A few weeks ago I decided to try and batch paint ten of them.  I decided to use washes and see how it went.  The result wasn't particularly favourable.  The washes did what washes do.  They darkened everything.  Way too much.  The definition was too stark.  Too dark in may areas and too strong a difference between the shaded and raised areas.  It wasn't good.

So I put them to one side so I could look at them another time and see what could be done.

Which is exactly what I did do.

So, what did I do? 

Well, I decided to change the colour of my undercoat.  I know, blasphemy, right?  I realised that I needed to be able to get good strong base colours on the models.  That way I could make use of the Army Painter Washes I've been enjoying adding to my painting options in recent years.  In particular, I planned to use Soft Tone, Flesh Tone and some Strong Tone.  And if you're reading this and have never heard of them before, the flesh tone is I assume very similar to Reikland Fleshshade; the Strong Tone is incredibly similar to Agrax Earthshade, and the Soft Tone is very similar to... well... something else.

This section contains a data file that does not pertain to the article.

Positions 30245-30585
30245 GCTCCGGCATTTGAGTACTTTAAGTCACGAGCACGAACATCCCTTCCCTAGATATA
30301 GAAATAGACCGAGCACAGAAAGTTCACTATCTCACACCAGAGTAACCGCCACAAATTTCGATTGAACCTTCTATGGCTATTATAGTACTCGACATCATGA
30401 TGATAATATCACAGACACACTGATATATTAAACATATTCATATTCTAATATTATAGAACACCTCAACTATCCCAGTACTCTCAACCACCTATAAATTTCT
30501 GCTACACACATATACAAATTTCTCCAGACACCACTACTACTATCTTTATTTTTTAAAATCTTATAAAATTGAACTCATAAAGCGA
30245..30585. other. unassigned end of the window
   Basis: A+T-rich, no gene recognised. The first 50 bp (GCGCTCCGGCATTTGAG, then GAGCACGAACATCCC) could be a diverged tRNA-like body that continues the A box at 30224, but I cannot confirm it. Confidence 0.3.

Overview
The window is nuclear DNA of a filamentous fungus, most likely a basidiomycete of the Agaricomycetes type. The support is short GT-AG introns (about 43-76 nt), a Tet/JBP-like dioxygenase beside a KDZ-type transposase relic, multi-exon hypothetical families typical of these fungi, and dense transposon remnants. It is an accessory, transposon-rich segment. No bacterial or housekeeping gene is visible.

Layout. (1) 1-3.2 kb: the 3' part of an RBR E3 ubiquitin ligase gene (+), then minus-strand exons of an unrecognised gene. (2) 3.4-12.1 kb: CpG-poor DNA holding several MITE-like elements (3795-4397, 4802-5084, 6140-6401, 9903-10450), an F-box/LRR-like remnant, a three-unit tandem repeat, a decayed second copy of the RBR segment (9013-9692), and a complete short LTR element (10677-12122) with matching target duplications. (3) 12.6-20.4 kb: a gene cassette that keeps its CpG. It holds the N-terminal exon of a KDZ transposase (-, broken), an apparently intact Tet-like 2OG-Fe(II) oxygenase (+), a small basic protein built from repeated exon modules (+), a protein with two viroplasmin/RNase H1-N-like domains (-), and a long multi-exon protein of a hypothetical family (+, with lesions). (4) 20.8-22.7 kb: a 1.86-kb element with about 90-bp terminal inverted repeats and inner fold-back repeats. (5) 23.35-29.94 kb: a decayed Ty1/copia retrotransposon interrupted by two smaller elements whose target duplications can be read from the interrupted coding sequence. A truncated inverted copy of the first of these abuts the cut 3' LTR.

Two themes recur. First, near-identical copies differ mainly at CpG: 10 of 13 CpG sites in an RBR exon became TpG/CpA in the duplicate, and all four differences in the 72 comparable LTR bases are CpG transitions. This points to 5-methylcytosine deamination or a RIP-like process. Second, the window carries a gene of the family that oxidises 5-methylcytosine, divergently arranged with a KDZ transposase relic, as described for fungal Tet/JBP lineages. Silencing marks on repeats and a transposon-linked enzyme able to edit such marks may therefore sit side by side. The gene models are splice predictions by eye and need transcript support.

The plan was simple.  A Pale Blue Grey (It's an actual Vallejo Model Colour , and perfect for shading white, let me tell you!) undercoat was applied.  Then I applied two coats of each colour as I blocked out my models.  Soft Tone went over all the uniforms, both British and German, Flesh Tone over the flesh, and Strong Tone over the darkest colours.  Not all at once, of course, because this wouldn't have been helpful.